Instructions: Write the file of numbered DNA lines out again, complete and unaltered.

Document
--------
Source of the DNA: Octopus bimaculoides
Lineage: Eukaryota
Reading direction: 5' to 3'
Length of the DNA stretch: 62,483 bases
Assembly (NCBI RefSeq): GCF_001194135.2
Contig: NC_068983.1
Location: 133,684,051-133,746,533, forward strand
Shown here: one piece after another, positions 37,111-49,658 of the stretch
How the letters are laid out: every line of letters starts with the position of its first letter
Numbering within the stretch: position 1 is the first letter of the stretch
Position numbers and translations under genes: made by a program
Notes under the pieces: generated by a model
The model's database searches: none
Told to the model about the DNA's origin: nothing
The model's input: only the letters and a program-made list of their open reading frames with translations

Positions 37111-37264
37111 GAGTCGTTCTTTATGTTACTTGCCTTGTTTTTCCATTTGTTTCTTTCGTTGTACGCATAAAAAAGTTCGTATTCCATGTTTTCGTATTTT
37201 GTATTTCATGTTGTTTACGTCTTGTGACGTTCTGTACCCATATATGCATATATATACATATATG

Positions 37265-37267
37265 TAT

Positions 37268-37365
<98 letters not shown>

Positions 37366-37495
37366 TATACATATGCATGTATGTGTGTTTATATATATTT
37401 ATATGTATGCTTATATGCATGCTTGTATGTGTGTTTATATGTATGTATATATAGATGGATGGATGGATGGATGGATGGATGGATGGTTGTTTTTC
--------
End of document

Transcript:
Source of the DNA: Octopus bimaculoides
Lineage: Eukaryota
Reading direction: 5' to 3'
Length of the DNA stretch: 62,483 bases
Assembly (NCBI RefSeq): GCF_001194135.2
Contig: NC_068983.1
Location: 133,684,051-133,746,533, forward strand
Shown here: one piece after another, positions 37,111-49,658 of the stretch
How the letters are laid out: every line of letters starts with the position of its first letter
Numbering within the stretch: position 1 is the first letter of the stretch
Position numbers and translations under genes: made by a program
Notes under the pieces: generated by a model
The model's database searches: none
Told to the model about the DNA's origin: nothing
The model's input: only the letters and a program-made list of their open reading frames with translations

Positions 37111-37264
37111 GAGTCGTTCTTTATGTTACTTGCCTTGTTTTTCCATTTGTTTCTTTCGTTGTACGCATAAAAAAGTTCGTATTCCATGTTTTCGTATTTT
37201 GTATTTCATGTTGTTTACGTCTTGTGACGTTCTGTACCCATATATGCATATATATACATATATG

Positions 37265-37267
37265 TAT

Positions 37268-37365
<98 letters not shown>

Positions 37366-37495
37366 TATACATATGCATGTATGTGTGTTTATATATATTT
37401 ATATGTATGCTTATATGCATGCTTGTATGTGTGTTTATATGTATGTATATATAGATGGATGGATGGATGGATGGATGGATGGATGGTTGTTTTTC